Iwi throughout New Zealand have embraced the Maori King's challenge to confront the Government over water rights.
At least 1000 people attended the national summit called by Kingi Tuheitia at Turangawaewae Marae on Thursday.
The hui in the Waikato town of Ngaruawahia was prompted by the Government's decision to speak to selected iwi separately ahead of its partial sale of state-owned Mighty River Power.
The meeting voted to stand united and form a group to represent all Maori in negotiating with the Crown.
On Friday, the Iwi Chairs Forum formally endorsed the resolution by senior Maori for tribal unity and backed the continued work of the Freshwater Iwi Leaders Group which meets government ministers to discuss water reforms.
Haami Piripi, the chair of Te Runanga o Te Rarawa in the Far North, said iwi and hapu are free to enter consultation with the Crown - because each tribe has its own mana.
However, Mr Piripi said iwi leaders are united in not entering negotiations with the Government ahead of the planned partial privatisation of state-owned hydro-power generators.
The Iwi Chairs Forum is made up of the leaders of 64 iwi and meets every three months.
Te Arawa chairperson Toby Curtis, a member of the Freshwater Iwi Leaders Group, believes Maori and the Government can come to an agreement that all parties are happy with.
Mr Curtis says the team that will be chosen to negotiate with the Crown must get together quickly and decide the finer details of its approach. He says similar difficult issues have cropped up since the 1980s and Maori have found a way though.
But the Government said on Friday the resolutions at the hui make no difference to the way it intends to negotiate with Maori over water rights. It acknowledged Maori interests and rights in water, but still believes the best way to approach that is iwi by iwi.
King says Maori have won a battle
Kingi Tuheitia closed the hui on Thursday, pledging the King movement's full support in protecting Maori rights and interests in water.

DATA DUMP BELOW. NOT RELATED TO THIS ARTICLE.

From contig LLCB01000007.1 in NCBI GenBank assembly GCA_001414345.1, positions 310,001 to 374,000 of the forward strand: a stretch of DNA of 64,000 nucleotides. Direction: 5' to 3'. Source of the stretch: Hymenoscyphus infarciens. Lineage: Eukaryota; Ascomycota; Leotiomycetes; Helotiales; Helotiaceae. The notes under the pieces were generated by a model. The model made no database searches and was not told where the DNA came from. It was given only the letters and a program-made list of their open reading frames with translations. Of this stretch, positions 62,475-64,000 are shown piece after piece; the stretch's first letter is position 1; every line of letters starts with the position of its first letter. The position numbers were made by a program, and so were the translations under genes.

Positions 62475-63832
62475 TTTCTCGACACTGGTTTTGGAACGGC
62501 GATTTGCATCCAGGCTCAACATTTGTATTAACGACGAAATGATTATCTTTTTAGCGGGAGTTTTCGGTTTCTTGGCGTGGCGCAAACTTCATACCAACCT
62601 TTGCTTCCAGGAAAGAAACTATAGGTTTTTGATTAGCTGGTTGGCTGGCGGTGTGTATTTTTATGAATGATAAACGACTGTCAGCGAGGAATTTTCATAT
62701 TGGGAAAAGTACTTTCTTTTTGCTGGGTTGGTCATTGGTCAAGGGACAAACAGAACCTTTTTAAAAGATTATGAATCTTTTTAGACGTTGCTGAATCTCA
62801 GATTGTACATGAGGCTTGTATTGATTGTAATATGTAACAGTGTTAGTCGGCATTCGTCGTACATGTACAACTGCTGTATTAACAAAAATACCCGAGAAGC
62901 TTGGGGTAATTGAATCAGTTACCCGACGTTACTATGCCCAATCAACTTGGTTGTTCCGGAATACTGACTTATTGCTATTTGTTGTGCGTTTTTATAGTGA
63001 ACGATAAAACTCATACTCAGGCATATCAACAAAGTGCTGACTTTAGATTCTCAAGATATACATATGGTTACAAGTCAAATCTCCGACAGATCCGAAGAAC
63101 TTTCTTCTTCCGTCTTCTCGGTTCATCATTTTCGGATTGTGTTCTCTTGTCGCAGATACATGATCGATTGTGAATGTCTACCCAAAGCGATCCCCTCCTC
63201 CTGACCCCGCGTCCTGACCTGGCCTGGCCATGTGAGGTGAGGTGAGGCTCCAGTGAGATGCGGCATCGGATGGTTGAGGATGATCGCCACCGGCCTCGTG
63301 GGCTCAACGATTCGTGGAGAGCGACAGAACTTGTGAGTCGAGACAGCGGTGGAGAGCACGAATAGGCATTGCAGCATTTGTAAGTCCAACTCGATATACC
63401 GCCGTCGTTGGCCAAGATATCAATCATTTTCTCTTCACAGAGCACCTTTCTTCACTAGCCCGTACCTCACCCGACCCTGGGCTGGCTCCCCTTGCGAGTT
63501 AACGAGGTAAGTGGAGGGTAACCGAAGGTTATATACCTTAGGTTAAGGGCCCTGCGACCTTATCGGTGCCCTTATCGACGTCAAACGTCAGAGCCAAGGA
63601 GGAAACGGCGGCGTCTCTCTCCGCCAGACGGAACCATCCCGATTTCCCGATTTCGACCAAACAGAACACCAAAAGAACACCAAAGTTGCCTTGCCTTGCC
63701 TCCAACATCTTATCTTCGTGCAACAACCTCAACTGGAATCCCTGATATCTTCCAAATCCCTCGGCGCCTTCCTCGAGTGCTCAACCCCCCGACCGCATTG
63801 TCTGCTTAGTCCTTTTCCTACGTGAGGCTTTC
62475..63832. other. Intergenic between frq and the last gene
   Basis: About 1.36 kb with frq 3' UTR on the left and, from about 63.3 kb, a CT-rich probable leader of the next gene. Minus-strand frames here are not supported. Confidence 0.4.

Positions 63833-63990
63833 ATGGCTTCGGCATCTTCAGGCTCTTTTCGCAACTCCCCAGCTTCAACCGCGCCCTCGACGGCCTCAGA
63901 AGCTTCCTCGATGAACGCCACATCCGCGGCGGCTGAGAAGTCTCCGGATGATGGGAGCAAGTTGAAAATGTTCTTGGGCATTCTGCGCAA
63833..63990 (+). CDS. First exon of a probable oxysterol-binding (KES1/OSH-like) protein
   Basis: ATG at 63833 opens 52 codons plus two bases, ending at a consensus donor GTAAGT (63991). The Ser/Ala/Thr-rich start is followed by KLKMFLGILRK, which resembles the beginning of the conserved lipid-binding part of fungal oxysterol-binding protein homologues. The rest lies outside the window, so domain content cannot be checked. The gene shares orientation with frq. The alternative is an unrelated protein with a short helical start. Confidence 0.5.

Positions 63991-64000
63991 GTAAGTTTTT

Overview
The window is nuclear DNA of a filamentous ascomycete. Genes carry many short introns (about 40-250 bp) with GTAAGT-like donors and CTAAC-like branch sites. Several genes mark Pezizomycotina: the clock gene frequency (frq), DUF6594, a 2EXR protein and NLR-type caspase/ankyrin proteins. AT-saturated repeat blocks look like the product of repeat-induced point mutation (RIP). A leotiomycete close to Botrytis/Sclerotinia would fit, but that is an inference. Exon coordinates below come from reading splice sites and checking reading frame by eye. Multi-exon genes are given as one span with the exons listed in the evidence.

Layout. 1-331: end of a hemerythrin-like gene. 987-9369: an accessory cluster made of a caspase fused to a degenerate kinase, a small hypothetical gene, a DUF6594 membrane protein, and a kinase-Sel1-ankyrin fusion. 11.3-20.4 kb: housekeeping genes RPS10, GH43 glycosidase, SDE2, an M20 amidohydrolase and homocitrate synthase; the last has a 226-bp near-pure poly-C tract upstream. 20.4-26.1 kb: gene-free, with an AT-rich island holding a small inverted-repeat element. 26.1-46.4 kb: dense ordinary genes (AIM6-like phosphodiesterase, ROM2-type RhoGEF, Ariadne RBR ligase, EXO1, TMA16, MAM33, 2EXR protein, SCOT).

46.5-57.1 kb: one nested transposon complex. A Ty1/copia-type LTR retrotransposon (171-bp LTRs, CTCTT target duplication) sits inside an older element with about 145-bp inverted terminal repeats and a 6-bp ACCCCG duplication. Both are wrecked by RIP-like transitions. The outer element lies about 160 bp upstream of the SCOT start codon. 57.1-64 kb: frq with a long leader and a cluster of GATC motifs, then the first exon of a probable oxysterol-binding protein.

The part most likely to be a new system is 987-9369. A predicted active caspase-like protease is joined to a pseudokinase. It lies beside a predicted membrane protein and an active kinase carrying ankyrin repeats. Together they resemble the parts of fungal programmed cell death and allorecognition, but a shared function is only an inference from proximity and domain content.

He said Maori won a battle with the Government over its plan to sell state-owned enterprise Coalcorp, now known as Solid Energy, and is now preparing for another battle.
"We must not allow the Government to divide and and rule us again," he told the hui.
The hui voted to act quickly before any shares are sold in state-owned power companies, and before any iwi or hapu decide to go it alone and enter negotiations with the Crown.
The resolution from the meeting will be taken to all iwi and hapu for consideration before negotiations begin. The hui agreed that if negotiations with the Crown are unsuccessful, then full support will be given to the Maori Council in any court battle.
Government accused of sparking racial conflict
The Government is being accused of sparking political and racial conflict with its determination to press on with its partial privatisation programme of state-owned assets.
New Zealand First leader Winston Peters says the Government's plan to use water from lakes and rivers to which Maori have historical ties for commercial profit was the equivalent of poking a stick into a wasp's nest.
Mr Peters says the Government has sparked a political and racial conflict that could pit New Zealanders against each other for years to come.
Labour's Clayton Cosgrove says potential court action creates yet another hurdle for the asset sales programme.